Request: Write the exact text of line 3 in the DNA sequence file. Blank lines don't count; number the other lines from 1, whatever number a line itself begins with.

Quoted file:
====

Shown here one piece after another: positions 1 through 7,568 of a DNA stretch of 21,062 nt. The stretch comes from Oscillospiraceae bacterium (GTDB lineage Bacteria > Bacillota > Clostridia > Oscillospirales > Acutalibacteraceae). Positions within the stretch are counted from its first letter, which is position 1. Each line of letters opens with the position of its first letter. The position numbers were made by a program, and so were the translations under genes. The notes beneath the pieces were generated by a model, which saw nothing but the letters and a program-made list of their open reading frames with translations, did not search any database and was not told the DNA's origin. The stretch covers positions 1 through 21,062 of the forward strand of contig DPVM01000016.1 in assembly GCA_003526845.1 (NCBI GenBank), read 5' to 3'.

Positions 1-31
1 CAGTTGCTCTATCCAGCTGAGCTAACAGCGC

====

1 CAGTTGCTCTATCCAGCTGAGCTAACAGCGC